Consumers satisfied with low-flow toilets
The "Ultra-Low-Flush Toilets: Customer Satisfaction Survey," published in December 1999, differed from previous studies in that its sole purpose was to ask customers how happy they were with the toilets.
The MWDSC surveyed 1,300 customers who received 13 different models of low-flow toilets from 11 manufacturers through rebate programs in 1998 and 1999. The highest satisfaction rating of all toilets was an 8.37 out of 10, and the toilet with the lowest rating received a 5.91. More than half of those surveyed reported never experiencing blocking or clogging. However, 67% of respondents said they had to double-flush once or more a month.
Based on overall customer satisfaction, the top five toilets were: the American Standard Cadet 2164.1; the Toto CST703/CST704; the Mansfield Alto 130-160; the Western Pottery Aris; and the St. Thomas Marathon 6201.0.
"We have been benchmarking ourselves and doing our own testing and have concluded that there is essentially no difference in the way current 1.6-gpf toilets flush compared to 3.5-gpf toilets," said Steve Bissell, marketing manager/sanitary products for Kohler Co. "Before the 1.6-gpf mandate, no one really took the time to look at flushing technology. Now that we have been forced to focus on it and have really examined it, I believe we as an industry can now take flushing performance of 1.6-gpf toilets beyond that of 3.5-gpf toilets."
Considering how 1.6-gpf toilets were mandated into existence in 1992, their flushing performance has come a long way, said Lance Nordell, team leader/product development and marketing at American Standard.
"As an industry, we did the best we could in the time frame we were given," Nordell said. "Then we continued to develop products from that point. For example, a lot of complaints about older 1.6-gpf toilets were that the water spot was too small, but now we're pretty close to what they used to be with 3.5-gpf toilets. Also, we changed the hydraulics of getting water into the bowl, altered trapways and did things with jets and gave 1.6-gpf toilets an overall re-engineering since the first generations were introduced."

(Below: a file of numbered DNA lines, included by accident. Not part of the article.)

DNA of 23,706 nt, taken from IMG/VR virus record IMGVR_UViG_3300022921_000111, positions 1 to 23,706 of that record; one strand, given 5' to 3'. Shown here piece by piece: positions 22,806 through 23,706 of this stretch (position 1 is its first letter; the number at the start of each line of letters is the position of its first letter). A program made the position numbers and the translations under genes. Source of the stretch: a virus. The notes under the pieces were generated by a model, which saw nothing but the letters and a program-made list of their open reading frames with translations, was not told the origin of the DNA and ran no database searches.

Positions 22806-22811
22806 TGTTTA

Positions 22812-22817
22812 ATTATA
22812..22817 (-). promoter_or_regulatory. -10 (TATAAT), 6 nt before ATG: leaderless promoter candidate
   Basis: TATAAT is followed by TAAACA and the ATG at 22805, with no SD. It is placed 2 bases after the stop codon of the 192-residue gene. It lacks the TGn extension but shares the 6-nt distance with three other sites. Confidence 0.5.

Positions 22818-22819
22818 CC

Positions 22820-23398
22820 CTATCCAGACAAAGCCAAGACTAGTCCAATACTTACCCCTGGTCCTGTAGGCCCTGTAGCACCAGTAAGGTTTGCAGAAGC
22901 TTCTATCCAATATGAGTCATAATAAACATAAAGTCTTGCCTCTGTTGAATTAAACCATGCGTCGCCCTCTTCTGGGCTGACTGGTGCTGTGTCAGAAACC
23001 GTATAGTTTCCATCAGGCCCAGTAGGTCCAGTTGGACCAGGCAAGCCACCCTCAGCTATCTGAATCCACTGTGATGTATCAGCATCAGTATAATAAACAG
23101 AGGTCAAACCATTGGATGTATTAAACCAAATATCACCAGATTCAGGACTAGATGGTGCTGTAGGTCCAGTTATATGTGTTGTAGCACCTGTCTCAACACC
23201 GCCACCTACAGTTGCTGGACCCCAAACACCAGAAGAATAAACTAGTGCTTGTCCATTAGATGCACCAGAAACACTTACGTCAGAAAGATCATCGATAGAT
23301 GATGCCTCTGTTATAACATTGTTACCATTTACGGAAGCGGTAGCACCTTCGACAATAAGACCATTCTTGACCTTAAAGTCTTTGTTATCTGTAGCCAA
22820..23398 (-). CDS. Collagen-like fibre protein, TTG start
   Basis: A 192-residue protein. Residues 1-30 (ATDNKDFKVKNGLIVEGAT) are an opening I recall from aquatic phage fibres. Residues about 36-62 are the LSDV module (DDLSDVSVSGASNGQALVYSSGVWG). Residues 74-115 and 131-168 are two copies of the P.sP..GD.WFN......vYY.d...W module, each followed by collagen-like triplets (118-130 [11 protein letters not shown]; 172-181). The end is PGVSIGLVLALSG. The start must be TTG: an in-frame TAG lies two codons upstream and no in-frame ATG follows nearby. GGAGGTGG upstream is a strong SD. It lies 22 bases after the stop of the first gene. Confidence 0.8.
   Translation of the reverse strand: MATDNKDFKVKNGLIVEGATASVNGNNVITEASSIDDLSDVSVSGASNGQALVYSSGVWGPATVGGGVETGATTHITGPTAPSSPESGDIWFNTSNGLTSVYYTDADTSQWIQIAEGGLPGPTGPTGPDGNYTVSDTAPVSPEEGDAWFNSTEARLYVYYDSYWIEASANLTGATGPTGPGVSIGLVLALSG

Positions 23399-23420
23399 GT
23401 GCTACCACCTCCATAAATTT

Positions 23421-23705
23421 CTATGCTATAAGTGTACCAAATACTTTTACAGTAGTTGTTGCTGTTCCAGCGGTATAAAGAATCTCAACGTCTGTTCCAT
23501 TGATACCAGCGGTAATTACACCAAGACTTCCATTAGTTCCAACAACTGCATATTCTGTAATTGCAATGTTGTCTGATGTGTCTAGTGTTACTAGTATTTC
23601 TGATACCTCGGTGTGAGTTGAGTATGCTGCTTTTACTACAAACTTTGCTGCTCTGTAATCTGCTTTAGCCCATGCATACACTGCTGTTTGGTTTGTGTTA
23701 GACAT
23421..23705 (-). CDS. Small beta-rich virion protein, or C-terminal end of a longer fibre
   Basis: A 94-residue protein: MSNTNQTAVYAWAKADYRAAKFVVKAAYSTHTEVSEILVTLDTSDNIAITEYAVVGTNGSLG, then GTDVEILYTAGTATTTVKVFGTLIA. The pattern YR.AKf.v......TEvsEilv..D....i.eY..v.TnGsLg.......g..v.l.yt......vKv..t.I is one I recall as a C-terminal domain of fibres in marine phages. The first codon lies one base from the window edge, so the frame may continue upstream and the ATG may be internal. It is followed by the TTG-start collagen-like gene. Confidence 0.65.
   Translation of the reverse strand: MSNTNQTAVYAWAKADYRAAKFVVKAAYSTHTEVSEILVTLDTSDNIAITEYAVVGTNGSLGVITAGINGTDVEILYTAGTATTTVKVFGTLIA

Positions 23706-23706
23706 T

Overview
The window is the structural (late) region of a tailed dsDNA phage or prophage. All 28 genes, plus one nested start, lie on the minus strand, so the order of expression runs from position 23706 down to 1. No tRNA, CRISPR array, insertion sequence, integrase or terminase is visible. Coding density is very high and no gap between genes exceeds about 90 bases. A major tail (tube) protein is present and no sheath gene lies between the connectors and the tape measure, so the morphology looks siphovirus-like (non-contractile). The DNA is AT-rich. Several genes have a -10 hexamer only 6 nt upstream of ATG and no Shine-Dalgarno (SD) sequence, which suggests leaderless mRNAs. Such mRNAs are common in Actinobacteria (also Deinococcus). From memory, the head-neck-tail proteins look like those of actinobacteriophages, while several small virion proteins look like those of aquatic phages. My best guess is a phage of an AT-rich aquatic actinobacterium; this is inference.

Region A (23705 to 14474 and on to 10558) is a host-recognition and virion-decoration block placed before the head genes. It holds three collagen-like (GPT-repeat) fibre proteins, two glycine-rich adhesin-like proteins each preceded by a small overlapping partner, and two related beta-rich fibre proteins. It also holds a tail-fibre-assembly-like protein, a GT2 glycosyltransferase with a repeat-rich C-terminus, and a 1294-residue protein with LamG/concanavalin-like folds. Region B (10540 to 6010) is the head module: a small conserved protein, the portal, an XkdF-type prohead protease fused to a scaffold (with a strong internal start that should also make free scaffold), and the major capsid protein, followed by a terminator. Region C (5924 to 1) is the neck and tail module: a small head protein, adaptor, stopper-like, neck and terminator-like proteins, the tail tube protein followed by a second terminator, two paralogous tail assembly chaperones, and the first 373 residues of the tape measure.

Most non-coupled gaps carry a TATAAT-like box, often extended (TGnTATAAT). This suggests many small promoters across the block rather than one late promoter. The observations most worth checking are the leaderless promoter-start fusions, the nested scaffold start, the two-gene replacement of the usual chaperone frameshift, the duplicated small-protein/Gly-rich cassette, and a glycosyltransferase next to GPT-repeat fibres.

The American Standard Cadet model referred to in the MWDSC survey, model 2164, is the former Cadet model, Nordell said. Since the introduction of the original Cadet model in 1991, minor performance-enhancing adjustments have been made, followed by a major redesign two years ago.
The Kohler Wellworth model included in the survey was sold from 1989 through 1996, Bissell said. Both the internal and external workings of that model remained the same during those years. The next generation of Wellworth toilets, including improvements to the internal hydrodynamics, was introduced in 1996.
"Overall in the Wellworth line we made an improvement in the trapway size, which was increased by 33%, to reduce the potential for clogging," he said. "We worked on the hydrodynamics of how water flows through the toilet to make it flow better. For instance, the siphon jet primes the trapway and pulls waste down into it earlier in the flush, and provides a strong stream of water to get a good flush, using only the power of gravity."
Customer dissatisfaction with 1.6-gpf toilets led to an alleged black market for 3.5-gpf toilets in Canada. In an attempt to quash HR 623, the Plumbing Standards Improvement Act, which would repeal the 1.6-gpf standard, the president of the American Supply Association told members of a congressional subcommittee to ignore the black market stories.
Harold Williams, ASA president, cited results from a survey of its members in states bordering Canada, in which 92% of those surveyed reported that toilets from Canada were having no impact on product sales in the United States.
"If this rumor were true, plumbing wholesalers along the Canadian border would have seen a drop in their sales, but that has not happened," Williams said.